For Christians, today is not any Wednesday of the year, for it carries a prefix — Ash, making it Ash Wednesday. It is an exclusive term used by Christians signifying, a) the importance of the day itself, b) marking the start of a special liturgical season of 40 days till Easter, and c) calling all Christians to dedicate this time of grace to prayer, fasting and almsgiving.
With an external sign of ashes applied on the foreheads and the words: “Thou art dust and unto dust thou shall return”, we would be initiated into living an internally spiritual life. In this inner journey we Christians are advised to make concerted efforts to turn our attention from worldly affairs to matters concerning the soul.
The Church helps the faithful live the spiritual life, asking us to perform inner conversion by offering especially prepared liturgical worship. For instance, the Bible passage of today would address us: “Now, now — it is the Lord who speaks — come back to me with all your heart, fasting, weeping and mourning. Let your hearts be broken not your garments torn, turn to the Lord your God again, for He is all tenderness and compassion, slow to anger, rich in graciousness, and ready to relent.” Again using St Paul’s words, the Church would exhort: “…we beg you once again not to neglect the grace of God that you have received”.
One must not forget that though this season begins with a visible sign of the Cross marked with ashes on the forehead, the real focus is on the conversion of the heart and mind towards God’s commandments. Jesus taught that God cares less for external expressions and is far happier with inner disposition. He said, “Be careful not to parade your good deeds before men to attract their notice; by doing this you will lose all rewards from your Father in heaven. So when you give alms, do not have it trumpeted before you…” He warned them similarly about not making any public show regarding fasting and prayer.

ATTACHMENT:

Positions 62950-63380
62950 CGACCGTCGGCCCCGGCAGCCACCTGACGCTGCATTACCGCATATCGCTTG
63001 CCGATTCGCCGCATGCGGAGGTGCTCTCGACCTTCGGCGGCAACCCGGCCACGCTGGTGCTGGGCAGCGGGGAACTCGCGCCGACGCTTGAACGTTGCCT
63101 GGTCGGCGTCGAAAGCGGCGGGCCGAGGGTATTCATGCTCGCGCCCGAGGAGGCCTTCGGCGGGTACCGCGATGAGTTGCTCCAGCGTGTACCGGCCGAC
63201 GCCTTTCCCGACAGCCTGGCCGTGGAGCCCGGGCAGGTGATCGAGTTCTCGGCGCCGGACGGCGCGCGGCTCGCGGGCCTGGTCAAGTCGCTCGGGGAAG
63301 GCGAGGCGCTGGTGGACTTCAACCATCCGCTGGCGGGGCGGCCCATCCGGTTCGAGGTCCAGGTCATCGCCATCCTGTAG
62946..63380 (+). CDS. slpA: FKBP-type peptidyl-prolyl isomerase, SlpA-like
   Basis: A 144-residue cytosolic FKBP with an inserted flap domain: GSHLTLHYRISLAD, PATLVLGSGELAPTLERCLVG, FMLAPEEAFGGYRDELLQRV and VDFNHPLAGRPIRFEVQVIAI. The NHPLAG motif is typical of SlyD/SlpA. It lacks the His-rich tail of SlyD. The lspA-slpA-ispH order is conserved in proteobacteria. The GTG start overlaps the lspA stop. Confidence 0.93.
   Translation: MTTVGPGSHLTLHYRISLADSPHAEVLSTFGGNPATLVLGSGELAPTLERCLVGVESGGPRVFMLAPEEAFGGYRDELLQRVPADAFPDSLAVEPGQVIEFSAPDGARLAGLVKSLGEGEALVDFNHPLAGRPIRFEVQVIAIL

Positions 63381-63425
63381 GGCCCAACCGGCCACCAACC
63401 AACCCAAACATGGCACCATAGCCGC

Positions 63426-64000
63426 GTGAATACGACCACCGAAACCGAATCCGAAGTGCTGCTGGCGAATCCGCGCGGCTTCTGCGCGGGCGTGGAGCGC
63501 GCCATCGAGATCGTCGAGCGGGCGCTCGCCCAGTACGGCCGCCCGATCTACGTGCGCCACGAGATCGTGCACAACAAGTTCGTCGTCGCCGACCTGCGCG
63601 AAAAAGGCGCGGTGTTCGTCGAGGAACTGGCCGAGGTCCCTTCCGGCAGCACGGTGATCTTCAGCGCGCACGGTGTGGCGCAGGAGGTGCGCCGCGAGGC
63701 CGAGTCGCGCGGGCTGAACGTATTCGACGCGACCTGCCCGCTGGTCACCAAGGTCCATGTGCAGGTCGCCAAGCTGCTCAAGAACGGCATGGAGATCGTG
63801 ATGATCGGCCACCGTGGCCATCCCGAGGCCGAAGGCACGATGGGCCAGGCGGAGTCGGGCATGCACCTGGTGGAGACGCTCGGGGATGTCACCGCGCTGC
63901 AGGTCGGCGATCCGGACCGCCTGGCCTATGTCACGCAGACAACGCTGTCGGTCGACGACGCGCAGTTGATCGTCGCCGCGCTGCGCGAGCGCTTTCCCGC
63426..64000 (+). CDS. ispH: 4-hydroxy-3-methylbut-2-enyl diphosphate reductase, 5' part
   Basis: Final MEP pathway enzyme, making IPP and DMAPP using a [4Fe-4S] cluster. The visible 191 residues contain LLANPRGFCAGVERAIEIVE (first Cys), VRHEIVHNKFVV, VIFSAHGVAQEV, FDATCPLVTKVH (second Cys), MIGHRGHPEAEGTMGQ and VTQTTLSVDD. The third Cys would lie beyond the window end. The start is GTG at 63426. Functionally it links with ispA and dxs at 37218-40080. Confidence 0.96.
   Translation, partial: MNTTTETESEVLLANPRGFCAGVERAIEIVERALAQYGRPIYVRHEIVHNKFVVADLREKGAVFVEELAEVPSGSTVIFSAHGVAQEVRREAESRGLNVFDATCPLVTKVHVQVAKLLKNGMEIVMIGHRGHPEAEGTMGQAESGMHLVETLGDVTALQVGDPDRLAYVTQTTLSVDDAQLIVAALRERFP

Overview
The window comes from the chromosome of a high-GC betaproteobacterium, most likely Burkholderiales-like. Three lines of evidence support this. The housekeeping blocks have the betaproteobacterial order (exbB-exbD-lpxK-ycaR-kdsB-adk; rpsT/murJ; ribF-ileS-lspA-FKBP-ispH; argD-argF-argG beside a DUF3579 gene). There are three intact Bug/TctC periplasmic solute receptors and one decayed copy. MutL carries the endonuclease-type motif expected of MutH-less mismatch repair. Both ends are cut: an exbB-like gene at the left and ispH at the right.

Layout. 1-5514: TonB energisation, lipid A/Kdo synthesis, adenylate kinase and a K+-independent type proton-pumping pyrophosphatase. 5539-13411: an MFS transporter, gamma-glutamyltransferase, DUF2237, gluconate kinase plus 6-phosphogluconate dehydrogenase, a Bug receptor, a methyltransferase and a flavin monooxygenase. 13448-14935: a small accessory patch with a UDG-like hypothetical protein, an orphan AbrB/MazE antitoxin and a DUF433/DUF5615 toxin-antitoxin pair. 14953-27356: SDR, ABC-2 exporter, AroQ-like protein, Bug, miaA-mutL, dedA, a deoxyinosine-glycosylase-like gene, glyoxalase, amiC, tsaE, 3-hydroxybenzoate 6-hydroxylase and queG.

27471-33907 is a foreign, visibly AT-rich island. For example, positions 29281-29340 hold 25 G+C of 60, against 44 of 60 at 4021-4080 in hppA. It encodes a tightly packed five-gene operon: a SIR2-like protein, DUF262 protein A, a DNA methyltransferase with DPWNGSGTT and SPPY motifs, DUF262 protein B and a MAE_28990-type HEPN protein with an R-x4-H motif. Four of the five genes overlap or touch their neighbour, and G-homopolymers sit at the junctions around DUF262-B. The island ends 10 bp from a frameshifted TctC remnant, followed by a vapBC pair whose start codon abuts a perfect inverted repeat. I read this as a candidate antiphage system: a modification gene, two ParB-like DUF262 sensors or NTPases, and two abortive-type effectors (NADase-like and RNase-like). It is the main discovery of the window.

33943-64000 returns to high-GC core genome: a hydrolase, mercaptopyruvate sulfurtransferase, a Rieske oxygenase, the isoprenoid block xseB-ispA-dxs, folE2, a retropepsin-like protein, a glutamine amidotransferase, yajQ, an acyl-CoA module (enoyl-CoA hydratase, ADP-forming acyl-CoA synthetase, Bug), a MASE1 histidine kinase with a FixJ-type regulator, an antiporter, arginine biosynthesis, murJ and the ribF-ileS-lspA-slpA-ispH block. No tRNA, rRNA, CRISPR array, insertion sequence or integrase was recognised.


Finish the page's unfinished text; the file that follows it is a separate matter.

Regardless of which religion we follow or how we address our god or goddess, Ash Wednesday can be a good reminder for all to turn our focus on the divine. Only such an attitude can facilitate our journey toward God, which basically is a call to change our earthly ways of living in falsehood, deception, allurement of wealth or maya. For, God abides in our innermost being. Finding Him there will automatically turn us towards other human beings in service. After all, “we are dust and unto dust we shall return”.
And when we are on the inner journey, let us not restrict it to just 40 days of Lent but carry it on till we meet our Lord in heaven.
Father Dominic Emmanuel, a founder-member of the Parliament of Religions, can be contacted at firstname.lastname@example.org